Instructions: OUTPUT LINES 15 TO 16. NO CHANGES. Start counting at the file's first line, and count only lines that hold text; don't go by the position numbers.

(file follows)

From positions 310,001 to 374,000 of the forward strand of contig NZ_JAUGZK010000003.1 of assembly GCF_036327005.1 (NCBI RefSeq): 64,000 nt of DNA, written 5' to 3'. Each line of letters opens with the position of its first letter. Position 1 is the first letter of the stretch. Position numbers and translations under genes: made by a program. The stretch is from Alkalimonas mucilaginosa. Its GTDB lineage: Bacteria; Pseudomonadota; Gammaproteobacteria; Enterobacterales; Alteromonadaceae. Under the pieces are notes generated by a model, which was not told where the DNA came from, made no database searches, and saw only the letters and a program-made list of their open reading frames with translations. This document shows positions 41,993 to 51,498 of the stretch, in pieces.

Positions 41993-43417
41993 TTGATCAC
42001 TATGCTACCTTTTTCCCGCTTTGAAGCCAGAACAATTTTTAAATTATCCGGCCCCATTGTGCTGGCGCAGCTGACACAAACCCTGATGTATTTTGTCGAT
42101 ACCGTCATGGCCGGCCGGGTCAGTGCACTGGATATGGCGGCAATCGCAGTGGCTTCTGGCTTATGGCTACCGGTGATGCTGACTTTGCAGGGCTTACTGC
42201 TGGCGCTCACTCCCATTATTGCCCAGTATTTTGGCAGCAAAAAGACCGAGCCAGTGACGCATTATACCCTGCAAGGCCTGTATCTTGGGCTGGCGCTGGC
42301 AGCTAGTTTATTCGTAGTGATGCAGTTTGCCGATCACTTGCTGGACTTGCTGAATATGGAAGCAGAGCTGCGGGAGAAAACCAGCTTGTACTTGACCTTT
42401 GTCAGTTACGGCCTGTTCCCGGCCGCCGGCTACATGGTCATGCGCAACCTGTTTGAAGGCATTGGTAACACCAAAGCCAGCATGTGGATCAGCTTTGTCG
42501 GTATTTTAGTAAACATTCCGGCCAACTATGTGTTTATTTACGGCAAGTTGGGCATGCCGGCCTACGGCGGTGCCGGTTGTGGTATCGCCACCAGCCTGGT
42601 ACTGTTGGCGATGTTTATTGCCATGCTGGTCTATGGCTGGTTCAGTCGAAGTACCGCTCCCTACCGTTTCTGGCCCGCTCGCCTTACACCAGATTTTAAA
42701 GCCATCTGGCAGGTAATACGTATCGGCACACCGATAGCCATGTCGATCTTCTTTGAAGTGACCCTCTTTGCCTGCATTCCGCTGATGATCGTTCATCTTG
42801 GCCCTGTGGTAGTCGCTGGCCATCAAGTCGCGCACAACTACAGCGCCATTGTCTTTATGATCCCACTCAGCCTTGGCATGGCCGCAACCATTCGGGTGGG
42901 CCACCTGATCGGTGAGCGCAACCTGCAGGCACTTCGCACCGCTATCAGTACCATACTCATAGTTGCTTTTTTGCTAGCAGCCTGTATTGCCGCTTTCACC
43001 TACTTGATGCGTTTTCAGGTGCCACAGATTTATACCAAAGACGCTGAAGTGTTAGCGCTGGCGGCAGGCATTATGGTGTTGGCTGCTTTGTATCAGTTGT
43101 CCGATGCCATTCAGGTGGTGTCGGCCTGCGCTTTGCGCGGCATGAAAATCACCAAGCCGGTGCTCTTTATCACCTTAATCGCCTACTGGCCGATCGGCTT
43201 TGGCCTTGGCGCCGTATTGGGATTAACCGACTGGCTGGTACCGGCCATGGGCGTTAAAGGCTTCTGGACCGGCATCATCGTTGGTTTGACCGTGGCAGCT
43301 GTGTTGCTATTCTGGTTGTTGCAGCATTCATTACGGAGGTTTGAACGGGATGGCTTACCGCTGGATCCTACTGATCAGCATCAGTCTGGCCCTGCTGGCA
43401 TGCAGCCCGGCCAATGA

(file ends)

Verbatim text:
43101 CCGATGCCATTCAGGTGGTGTCGGCCTGCGCTTTGCGCGGCATGAAAATCACCAAGCCGGTGCTCTTTATCACCTTAATCGCCTACTGGCCGATCGGCTT
43201 TGGCCTTGGCGCCGTATTGGGATTAACCGACTGGCTGGTACCGGCCATGGGCGTTAAAGGCTTCTGGACCGGCATCATCGTTGGTTTGACCGTGGCAGCT